How Toxic Families Choose a Child to Scapegoat

Peg Streep

Peg Streep

Variations on a theme, but always about control and power.

Posted April 16, 2021 |  Reviewed by Davia Sills

KEY POINTS

  • Scapegoating is a common form of parental verbal abuse.
  • Research shows that scapegoating allows a parent to think of the family as healthier than it is.
  • Scapegoating lets a parent minimize responsibility for and explain negative outcomes, enhancing a sense of control.
  • The scapegoat role can be rotating, or it can target one child specifically.
fizkes/Shutterstock

Source: fizkes/Shutterstock

In interviews for my forthcoming book on verbal abuse, the subject of scapegoating comes up with great regularity; among the forms of verbal abuse used by parents, scapegoating appears to have go-to status. In a family with a controlling, combative, or narcissistic parent at the helm, scapegoating is an effective tool to maintain control not just over the interactions and behaviors of family members but also over the family narrative.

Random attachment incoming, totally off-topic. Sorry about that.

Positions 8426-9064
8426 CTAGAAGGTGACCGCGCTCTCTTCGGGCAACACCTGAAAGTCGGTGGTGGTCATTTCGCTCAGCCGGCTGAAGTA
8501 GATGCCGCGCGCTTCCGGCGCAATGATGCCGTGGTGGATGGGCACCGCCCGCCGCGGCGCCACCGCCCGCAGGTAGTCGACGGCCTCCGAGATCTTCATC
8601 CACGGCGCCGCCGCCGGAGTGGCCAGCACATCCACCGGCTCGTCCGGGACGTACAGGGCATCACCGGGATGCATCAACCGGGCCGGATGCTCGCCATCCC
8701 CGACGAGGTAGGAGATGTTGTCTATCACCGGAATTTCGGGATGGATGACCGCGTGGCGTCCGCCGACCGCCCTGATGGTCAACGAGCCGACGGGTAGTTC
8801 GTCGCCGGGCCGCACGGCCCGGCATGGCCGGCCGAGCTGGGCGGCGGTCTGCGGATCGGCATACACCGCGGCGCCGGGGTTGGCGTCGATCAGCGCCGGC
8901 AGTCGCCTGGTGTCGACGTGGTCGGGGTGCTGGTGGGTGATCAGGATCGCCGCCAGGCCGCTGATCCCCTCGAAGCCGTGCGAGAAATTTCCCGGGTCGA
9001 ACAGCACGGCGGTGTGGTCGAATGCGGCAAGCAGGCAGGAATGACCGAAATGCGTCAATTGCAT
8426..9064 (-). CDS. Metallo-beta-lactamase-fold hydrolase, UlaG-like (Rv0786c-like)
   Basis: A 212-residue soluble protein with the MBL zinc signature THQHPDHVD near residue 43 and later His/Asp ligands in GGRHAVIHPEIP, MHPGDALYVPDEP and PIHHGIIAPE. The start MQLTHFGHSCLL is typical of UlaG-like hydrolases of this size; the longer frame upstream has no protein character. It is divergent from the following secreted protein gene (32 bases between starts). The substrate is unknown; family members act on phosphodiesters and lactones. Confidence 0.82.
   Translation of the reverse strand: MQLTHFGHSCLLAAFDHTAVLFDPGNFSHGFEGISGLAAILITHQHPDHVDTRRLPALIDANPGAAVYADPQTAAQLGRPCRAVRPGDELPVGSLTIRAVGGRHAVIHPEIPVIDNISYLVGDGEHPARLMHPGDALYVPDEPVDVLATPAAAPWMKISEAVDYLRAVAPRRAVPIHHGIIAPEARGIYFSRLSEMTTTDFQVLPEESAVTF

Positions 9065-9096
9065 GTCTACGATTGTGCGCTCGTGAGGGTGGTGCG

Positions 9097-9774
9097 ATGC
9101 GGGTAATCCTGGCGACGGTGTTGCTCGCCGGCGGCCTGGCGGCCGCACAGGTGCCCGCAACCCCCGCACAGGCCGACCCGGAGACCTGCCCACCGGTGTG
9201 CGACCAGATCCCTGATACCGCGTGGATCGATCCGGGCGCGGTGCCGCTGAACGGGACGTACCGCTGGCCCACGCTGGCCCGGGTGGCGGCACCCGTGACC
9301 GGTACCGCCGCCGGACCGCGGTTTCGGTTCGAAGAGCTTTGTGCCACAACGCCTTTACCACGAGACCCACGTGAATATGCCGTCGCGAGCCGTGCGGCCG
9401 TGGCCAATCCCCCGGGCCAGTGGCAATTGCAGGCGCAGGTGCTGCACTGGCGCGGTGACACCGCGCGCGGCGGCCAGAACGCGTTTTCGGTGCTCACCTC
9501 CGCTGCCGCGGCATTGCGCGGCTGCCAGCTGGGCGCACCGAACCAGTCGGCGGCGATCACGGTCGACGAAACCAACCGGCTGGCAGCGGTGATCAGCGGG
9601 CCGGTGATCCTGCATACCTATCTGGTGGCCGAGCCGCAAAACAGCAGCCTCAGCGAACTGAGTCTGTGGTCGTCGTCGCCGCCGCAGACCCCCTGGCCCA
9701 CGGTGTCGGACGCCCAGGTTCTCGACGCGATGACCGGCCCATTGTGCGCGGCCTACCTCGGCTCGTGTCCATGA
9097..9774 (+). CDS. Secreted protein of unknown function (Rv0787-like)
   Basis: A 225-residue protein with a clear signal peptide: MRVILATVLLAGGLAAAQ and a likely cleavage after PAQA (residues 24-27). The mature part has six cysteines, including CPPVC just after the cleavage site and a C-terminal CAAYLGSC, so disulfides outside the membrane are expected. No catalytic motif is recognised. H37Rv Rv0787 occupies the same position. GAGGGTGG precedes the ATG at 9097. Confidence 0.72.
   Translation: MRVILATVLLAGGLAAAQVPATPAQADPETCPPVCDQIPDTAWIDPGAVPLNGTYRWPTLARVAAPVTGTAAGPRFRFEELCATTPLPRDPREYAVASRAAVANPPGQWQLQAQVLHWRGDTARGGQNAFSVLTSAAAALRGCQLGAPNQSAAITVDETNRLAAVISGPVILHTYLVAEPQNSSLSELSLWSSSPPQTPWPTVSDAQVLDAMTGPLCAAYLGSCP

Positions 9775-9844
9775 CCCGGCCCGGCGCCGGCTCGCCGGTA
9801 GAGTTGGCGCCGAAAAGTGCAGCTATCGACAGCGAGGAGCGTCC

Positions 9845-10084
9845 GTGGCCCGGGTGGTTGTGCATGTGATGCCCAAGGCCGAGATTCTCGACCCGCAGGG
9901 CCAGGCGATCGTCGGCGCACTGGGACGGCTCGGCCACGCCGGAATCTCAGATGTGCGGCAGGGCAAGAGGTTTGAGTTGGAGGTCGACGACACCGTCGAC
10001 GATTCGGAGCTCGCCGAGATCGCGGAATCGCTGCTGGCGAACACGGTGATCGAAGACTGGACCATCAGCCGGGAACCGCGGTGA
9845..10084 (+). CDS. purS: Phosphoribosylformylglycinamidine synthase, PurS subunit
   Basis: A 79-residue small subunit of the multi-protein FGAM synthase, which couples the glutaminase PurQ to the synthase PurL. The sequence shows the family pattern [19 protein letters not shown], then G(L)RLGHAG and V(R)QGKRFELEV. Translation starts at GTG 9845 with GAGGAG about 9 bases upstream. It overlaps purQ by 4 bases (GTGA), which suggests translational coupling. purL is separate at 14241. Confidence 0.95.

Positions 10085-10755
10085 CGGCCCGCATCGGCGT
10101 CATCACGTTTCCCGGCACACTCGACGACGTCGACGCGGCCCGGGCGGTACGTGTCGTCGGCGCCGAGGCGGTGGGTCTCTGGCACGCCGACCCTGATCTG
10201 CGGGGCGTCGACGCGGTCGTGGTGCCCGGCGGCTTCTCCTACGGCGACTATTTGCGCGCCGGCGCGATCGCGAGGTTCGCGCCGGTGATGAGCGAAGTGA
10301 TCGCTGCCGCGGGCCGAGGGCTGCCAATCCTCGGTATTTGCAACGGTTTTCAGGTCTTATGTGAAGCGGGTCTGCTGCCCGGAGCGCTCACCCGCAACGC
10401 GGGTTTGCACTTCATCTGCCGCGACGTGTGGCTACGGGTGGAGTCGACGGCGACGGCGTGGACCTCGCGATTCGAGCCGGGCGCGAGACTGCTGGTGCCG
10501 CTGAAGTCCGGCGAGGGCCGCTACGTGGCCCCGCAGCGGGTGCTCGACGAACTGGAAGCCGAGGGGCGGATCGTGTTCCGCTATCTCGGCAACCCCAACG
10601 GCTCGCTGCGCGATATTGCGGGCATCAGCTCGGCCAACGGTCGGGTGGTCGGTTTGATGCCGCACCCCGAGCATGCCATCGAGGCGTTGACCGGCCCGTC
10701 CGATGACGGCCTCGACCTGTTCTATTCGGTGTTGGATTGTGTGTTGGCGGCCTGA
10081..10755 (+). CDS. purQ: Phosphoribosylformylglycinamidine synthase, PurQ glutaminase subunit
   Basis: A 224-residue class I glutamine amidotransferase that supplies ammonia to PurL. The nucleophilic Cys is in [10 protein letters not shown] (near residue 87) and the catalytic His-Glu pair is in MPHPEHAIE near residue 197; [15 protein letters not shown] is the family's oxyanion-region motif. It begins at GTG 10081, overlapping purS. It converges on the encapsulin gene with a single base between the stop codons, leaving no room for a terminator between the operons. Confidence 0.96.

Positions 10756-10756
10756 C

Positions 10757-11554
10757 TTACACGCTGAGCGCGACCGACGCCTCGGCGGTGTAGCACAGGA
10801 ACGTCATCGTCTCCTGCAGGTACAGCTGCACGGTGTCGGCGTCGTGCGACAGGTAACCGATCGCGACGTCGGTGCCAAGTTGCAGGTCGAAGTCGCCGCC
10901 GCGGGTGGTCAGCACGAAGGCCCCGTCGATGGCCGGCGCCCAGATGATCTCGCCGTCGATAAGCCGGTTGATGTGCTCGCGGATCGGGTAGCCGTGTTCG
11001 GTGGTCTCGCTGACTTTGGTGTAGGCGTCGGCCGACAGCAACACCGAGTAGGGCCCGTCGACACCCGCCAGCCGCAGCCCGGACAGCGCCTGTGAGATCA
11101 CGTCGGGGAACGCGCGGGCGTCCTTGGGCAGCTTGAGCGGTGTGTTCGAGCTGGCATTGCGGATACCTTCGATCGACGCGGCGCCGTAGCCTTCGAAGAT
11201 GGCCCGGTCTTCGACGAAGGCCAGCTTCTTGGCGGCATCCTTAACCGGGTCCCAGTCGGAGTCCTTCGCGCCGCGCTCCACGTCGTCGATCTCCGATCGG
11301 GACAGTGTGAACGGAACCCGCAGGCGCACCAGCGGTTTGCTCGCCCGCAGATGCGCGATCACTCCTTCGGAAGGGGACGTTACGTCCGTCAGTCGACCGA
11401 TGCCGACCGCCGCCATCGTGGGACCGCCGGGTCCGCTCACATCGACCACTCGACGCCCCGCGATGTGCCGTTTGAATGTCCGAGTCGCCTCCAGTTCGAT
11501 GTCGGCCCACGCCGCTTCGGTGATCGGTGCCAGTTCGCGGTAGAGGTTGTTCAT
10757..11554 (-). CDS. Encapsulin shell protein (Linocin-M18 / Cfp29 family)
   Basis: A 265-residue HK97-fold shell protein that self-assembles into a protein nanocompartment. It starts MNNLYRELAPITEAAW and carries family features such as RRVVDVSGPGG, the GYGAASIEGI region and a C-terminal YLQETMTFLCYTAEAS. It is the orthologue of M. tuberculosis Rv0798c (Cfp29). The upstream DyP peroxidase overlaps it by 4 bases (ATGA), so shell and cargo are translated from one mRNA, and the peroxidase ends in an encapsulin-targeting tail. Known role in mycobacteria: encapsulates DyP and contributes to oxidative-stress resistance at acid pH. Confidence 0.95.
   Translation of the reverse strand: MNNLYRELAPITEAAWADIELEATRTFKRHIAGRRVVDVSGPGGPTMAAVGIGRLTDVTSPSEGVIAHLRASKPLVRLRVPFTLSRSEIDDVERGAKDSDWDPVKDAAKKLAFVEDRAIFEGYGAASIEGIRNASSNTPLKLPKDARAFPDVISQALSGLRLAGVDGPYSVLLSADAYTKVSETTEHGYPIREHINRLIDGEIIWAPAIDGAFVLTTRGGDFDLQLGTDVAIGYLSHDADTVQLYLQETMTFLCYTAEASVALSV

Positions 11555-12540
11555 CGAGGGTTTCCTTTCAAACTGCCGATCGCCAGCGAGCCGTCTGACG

As researcher Gary Gemmill has pointed out, scapegoating permits a parent to think of the family as healthier and more functioning than it actually is; if it weren’t for that one individual—yes, the scapegoat—the family would be perfect, and life would be blissful. This is an important point because it helps the parent curate the family narrative in a very specific way.

Another study by Zachary R. Rothschild and others posited and then showed that scapegoating allows a person to minimize guilt or responsibility for a negative outcome and gives him or her a sense of enhanced control because there’s always a reason to point to for a bad outcome. The example I often use is the family car that is vandalized at night while parked in the driveway. If this happened to you, you might be concerned or even call the police, but you’re likely to consider it a random incident.

But the parent who habitually scapegoats won’t approach it that way; instead, he or she will focus on the fact that Jack drove the car last, and he didn’t lock it, which made it so much easier to vandalize. Moreover, Jack didn’t turn on the lights that illuminate the driveway and entrance, which gave the vandals the cover of darkness.

Voila! In the family’s curated narrative, Jack is actually to blame for the car’s being vandalized. That is how scapegoating works.